- Godspell by John-Michael Tebelak
The Berkshire Theatre Group’s summer 2020 production of Stephen Schwartz and John-Michael Tebelak’s frequently produced Godspell was the first fully staged musical in the United States to be approved by Actors’ Equity Association since the inception of the global coronavirus crisis shut down theatres nationwide in March 2020. As such, this was a landmark historical production: the group’s ability to put up the show, with strict health and safety protocols and without leading to the infection of cast, crew, musicians, or audience members, was proof that communal theatrical performance can survive and even thrive in the most unprecedented of times. At the core of the show was unbridled optimism: a can-do attitude designed to remind us that even in the darkest of days, if we are able to come together inclusively and with positivity, we can build (or rebuild) a beautiful world. This was not the insidious, toxic optimism of magical thinking that has led some to call for businesses or schools to reopen willy-nilly; it was a measured positivity characterized by abundant precautions: audience members wore masks throughout, had temperatures taken, signed waivers, gave phone numbers for contact tracing, and numerous social-distancing measures were rigorously put in place. At the same time, Godspell’s important and uplifting message was at times somewhat undercut by certain failings in the production: from elements of stagecraft to the price point of the tickets. Ultimately, the few disappointments in the staging were of little importance to audience members like myself who had been starving for live theatre over the past months, but the high cost was a more significant issue, since the inaccessibility of the show to diverse audiences meant that the material conditions of the event to some degree belied its message.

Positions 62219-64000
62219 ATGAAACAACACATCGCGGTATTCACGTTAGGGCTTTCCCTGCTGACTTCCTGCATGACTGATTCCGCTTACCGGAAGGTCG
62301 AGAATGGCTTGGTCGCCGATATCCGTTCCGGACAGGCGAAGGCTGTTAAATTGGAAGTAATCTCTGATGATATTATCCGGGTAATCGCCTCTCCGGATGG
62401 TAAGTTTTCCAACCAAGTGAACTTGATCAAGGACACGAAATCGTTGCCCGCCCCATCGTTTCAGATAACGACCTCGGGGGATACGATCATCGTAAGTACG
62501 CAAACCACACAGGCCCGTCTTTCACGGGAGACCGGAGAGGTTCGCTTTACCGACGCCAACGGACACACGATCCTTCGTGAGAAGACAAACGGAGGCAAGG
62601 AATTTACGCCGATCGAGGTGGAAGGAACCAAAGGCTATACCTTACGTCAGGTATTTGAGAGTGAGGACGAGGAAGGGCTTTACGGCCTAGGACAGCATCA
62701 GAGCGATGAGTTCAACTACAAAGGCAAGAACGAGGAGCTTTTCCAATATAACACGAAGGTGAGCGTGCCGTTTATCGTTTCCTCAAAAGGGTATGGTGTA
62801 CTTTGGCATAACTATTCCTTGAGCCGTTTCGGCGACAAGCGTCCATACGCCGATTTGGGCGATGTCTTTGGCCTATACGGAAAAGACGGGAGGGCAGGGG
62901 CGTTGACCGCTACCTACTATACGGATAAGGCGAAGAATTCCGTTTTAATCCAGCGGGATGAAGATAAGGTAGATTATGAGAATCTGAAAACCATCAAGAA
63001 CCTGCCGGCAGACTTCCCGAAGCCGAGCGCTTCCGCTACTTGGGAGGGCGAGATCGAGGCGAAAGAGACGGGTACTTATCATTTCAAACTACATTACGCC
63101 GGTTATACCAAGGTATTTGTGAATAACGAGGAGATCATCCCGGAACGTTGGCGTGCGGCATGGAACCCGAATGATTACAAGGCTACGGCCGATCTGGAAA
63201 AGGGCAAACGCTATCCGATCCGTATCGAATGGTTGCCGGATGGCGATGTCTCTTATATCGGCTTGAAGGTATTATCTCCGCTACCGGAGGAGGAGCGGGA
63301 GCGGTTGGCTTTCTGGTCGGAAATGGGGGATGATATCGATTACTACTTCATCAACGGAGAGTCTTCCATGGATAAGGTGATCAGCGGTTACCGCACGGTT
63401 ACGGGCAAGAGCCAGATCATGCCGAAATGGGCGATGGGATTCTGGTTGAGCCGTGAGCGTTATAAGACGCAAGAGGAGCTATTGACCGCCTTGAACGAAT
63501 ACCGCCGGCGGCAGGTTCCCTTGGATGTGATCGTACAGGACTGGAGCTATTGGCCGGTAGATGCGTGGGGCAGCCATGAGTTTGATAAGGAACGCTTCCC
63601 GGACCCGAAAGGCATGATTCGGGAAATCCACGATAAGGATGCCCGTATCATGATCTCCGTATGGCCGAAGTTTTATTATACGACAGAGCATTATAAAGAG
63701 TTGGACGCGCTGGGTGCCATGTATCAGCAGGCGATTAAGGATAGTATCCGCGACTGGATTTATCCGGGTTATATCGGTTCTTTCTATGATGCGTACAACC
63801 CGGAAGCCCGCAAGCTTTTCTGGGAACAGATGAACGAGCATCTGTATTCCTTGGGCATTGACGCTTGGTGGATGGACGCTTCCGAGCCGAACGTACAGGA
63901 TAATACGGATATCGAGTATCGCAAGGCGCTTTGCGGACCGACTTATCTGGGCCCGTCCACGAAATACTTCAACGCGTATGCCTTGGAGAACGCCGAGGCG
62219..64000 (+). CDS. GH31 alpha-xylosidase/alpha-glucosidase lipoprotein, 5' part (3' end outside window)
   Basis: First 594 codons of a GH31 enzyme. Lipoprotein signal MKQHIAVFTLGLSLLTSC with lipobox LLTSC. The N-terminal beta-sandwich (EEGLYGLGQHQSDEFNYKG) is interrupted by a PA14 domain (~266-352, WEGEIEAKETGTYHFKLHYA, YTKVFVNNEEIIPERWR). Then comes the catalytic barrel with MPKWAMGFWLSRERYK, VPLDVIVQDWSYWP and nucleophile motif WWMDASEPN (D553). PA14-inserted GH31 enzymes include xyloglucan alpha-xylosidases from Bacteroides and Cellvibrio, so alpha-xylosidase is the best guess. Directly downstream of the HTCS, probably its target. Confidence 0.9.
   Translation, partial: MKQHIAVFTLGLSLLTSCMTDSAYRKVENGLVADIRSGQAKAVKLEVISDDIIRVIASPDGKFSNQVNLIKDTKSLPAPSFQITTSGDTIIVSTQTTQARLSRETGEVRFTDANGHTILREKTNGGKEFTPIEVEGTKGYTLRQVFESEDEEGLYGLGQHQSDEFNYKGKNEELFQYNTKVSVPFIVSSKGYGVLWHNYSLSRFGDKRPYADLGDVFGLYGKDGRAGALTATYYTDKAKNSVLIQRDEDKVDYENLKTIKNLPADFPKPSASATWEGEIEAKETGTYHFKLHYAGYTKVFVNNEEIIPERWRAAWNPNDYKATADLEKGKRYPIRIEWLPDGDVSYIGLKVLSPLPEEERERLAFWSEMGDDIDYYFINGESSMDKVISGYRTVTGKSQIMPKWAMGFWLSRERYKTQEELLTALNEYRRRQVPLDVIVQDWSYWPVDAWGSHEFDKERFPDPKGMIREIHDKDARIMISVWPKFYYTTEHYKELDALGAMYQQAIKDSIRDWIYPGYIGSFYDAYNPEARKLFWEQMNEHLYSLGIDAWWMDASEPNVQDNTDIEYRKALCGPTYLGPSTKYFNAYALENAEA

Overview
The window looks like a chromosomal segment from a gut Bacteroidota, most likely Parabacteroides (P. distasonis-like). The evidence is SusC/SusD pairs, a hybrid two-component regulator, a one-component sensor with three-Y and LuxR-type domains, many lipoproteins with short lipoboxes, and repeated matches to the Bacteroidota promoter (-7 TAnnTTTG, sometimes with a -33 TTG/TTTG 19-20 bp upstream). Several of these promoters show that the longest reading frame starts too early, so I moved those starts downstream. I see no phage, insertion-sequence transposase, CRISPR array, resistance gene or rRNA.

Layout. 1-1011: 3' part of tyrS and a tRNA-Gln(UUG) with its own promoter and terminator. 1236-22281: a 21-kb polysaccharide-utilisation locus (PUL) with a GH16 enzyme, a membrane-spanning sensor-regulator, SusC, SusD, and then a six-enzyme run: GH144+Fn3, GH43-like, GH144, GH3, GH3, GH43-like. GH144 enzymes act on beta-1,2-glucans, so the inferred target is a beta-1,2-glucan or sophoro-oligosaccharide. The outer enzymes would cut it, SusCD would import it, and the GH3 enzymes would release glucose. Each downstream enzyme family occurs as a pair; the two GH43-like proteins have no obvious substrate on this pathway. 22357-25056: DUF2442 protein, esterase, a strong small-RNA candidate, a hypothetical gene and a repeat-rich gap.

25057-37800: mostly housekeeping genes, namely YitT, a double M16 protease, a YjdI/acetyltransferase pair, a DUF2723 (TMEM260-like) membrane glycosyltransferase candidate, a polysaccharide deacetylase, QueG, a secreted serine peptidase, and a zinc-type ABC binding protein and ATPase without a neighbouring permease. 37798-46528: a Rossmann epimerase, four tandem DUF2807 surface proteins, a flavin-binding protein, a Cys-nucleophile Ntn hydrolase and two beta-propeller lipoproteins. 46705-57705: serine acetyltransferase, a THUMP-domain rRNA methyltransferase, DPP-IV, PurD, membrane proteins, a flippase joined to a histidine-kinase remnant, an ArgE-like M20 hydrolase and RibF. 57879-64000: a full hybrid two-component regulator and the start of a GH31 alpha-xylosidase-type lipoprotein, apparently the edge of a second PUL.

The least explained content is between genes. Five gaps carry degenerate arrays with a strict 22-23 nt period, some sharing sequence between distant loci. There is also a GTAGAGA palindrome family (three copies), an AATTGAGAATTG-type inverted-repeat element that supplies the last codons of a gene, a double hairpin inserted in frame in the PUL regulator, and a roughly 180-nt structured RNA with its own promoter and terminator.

Alan Filderman’s production was designed to engage with the present moment in a variety of ways. Before the opening number, “Prepare Ye,” the cast members spoke about the ways the current crisis had interrupted their lives: disrupting promising [End Page 93] stage careers including planned Broadway debuts, forcing thirty-something actors to move back in with their parents, generating feelings of desperation. The various stories began to sound a bit similar, even repetitive, but that was part of the point: the feelings of loneliness, helplessness, and despair brought about by this crisis are in fact communal. They are individual traumas we share. Moments throughout the parables and songs that constitute Godspell highlighted this striving towards collective inclusivity; this included small but significant updates to the script to foster this goal. For example, after dramatizing one parable, the cast agreed to stop using the word “master” because of its connotations of race-based slavery in the United States. In another such moment, a rich person who is damned quickly transforms into a “Karen,” demanding to speak to Jesus’s manager. Isabel Jordan performed “Day by Day” as a bilingual number, singing in both English and Spanish. “All Good Gifts” featured sign language from the entire ensemble. “Turn Back, O Man,” which is frequently performed by a woman as a sexy, vampy number was, in this production, a highlight of the show as a joyously queer song as Zach Williams teased the audience with high kicks in tight jeans, shouting “gender is a social construct!” at the end of the number. The strongest parts of the show were unabashedly earnest: Nicholas Edwards’s portrayal of a generous and loving Jesus, especially during the eleven o’clock number “Beautiful City,” and Alex Getlin’s gorgeous rendition of Jay Hamburger and Peggy Gordon’s haunting “By My Side.” There were many moments when it was clear that cast members wanted to be able to touch one another or embrace, and the show’s acknowledgment of this unrequited longing left everyone both sad and hopeful.
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